I am working on some cases now that involve allegations of misuse of an expert by a fiduciary of a benefit plan. Consequently, I have been reading a lot of articles and cases relating to the fiduciary duty and expert advice. As a result, I can see where fiduciaries could have a real question about their duty to retain experts and the restrictions on relaying on expert advice.

Generally, the only real requirement for someone to act as a fiduciary of a benefit plan under ERISA is that they be a “reasonably prudent person” and that they act with diligence and due care. That is the essence of ERISA Section 404. However, Section 404 includes that the measurement of care is based on a reasonable person “familiar with such matters.” Thus, the law recognizes that someone could possibly have to look outside of their own knowledge in order to be acting reasonably. But it is not automatically required. Again, the standard is one of reasonable prudence, so a fiduciary is not required to substitute their own knowledge for that of another if the fiduciary has a certain skill.

What this means is that the process of selecting and relying on an expert requires a fiduciary to go deeper than simply selecting someone who claims to know more than the fiduciary.  Assuming the fiduciary determines that a reasonably prudent person would seek outside advice, the fiduciary then has to determine from whom the advice should be sought. The due diligence of investigating and selecting someone who does in fact have an expertise defines whether a fiduciary can rely on the advice.  Simply put, you can’t rely on an expert if you have not first determined them to be an expert and that is only done through investigating their qualifications.

Assuming a fiduciary has diligently selected an expert, the next question is whether the fiduciary can rely on the advice given. In order to do that, the trustee has to reasonably understand the advice given. In other words, the fiduciary has to demonstrate that they understood what the expert has opined and why. How and why are the important questions…why did you reach this conclusion and how did you get there? Fiduciaries have to show the understood the rationale, not just the recommended action.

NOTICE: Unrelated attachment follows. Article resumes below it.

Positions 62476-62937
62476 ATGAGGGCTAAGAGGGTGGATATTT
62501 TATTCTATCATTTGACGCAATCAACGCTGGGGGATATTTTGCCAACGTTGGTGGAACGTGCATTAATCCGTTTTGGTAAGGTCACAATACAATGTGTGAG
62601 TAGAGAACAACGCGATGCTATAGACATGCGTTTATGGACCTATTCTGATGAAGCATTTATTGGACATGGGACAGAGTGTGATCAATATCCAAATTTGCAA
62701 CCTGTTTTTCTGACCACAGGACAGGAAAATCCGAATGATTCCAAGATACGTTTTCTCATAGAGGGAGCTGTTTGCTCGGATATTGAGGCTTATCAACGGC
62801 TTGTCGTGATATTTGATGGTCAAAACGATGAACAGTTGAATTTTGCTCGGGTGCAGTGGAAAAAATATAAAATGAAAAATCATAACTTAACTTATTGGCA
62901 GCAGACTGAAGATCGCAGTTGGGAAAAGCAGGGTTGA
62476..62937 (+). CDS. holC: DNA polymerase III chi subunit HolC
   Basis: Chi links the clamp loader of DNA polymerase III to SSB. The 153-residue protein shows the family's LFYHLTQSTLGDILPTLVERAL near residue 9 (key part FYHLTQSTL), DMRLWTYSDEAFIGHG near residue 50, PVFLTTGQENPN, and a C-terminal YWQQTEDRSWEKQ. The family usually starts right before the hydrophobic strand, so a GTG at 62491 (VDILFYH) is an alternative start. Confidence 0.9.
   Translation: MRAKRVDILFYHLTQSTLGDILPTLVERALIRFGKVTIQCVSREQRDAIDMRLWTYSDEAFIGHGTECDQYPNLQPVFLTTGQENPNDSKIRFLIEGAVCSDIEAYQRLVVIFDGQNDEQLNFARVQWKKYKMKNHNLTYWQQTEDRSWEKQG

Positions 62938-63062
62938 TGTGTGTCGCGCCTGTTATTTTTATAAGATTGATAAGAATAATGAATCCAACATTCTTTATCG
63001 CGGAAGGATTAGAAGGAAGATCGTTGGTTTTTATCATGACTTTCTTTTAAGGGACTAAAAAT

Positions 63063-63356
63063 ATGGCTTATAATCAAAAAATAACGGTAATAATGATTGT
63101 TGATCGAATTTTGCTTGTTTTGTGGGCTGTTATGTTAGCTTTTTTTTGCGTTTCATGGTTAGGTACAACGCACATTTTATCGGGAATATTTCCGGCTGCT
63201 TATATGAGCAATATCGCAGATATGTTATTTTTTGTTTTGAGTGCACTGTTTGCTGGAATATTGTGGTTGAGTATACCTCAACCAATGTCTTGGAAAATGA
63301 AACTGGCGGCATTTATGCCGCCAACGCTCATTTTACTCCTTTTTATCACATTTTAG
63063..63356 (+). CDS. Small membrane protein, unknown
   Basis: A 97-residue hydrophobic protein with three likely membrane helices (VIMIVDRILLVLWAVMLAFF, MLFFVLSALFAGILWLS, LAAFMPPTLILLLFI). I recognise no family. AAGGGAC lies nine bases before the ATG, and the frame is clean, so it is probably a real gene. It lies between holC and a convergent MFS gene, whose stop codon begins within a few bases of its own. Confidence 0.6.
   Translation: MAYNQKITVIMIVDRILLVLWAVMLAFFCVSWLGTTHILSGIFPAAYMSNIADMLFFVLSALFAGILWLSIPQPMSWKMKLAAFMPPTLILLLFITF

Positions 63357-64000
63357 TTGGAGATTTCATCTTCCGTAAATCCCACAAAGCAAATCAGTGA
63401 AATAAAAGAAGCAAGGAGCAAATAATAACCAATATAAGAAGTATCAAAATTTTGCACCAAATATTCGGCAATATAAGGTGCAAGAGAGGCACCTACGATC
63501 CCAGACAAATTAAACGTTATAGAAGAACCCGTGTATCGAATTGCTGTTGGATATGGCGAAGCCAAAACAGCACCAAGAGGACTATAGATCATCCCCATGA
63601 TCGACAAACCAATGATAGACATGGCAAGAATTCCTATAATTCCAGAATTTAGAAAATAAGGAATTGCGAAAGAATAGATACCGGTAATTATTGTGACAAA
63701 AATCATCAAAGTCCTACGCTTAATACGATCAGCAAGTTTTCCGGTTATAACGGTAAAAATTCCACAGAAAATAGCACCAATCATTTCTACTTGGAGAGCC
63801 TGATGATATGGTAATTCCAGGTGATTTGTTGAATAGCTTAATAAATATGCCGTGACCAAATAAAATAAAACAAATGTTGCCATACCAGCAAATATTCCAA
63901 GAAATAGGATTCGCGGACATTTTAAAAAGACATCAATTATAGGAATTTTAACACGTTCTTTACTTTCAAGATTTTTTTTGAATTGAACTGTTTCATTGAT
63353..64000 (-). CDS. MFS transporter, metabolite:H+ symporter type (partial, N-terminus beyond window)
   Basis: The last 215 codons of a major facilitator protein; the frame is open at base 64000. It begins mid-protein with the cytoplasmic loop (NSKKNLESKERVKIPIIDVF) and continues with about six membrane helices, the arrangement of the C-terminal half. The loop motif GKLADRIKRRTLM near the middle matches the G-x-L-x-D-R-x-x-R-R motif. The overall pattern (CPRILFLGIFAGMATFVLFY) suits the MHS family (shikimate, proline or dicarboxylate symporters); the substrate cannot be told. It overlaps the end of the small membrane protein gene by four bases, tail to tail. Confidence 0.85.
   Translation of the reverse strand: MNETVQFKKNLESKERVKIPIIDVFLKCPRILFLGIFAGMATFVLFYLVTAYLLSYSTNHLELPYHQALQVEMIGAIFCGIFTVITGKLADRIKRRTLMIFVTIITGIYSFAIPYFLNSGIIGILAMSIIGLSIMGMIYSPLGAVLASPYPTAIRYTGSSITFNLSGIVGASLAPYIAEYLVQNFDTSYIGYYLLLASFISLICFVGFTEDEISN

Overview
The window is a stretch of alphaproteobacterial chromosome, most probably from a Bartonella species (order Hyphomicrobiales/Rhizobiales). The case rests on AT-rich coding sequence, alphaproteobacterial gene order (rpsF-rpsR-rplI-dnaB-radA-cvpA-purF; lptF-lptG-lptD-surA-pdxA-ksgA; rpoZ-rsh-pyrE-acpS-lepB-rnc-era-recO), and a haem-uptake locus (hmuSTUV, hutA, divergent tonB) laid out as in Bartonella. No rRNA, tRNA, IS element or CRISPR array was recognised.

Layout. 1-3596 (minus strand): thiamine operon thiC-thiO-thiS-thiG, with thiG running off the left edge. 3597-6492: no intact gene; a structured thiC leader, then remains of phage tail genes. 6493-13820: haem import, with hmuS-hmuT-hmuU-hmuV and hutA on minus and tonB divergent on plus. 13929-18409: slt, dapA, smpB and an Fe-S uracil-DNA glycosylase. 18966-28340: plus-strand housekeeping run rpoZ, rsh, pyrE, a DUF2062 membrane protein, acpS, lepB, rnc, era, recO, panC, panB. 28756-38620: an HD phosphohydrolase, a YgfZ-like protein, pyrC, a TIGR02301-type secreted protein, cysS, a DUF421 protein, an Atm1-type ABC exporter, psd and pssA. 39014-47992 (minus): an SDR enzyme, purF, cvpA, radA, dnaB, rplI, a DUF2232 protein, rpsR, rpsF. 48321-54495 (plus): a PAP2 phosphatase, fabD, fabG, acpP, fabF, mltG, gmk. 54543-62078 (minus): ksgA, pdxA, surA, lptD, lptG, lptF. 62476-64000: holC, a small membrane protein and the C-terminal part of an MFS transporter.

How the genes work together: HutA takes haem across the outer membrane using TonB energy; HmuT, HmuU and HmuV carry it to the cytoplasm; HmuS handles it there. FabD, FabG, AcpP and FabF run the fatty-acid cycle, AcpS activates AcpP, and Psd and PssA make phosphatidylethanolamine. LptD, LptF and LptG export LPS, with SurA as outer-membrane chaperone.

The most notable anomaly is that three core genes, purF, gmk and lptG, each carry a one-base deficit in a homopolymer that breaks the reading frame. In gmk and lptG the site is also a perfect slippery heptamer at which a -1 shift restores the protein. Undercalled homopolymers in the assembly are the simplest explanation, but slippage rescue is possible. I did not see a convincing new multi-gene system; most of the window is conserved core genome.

This last part creates the quandary because sometimes it can be reasonable to reject expert advice. A fiduciary is not always required to replace their own knowledge and skill with that of an “expert.” A fiduciary should recognize that they have the duty to act and they will be judged on those actions, not the expert. So a fiduciary who does not agree with the rationale provided by the outside expert should not blindly agree to an action simply because the advice came from an expert. This is not to suggest that expert advice should be easily rejected or ignored. But expert advice does not replace the knowledge and skill of the reasonable fiduciary.

Having experts is not a bad thing. And relying on experts is generally good when it is a topic about which a fiduciary has no knowledge. But don’t assume that using an expert will be an insulator from any claim for breach of duty. It only helps if it is truly an area where an expert is needed, they were properly selected and you understand their advice.

Keith R. McMurdy is a partner with Fox Rothschild focusing on labor and employment issues; he can be reached at kmcmurdy@foxrothschild.com or (212) 878-7919.

The information in this legal alert is for educational purposes only and should not be taken as specific legal advice.

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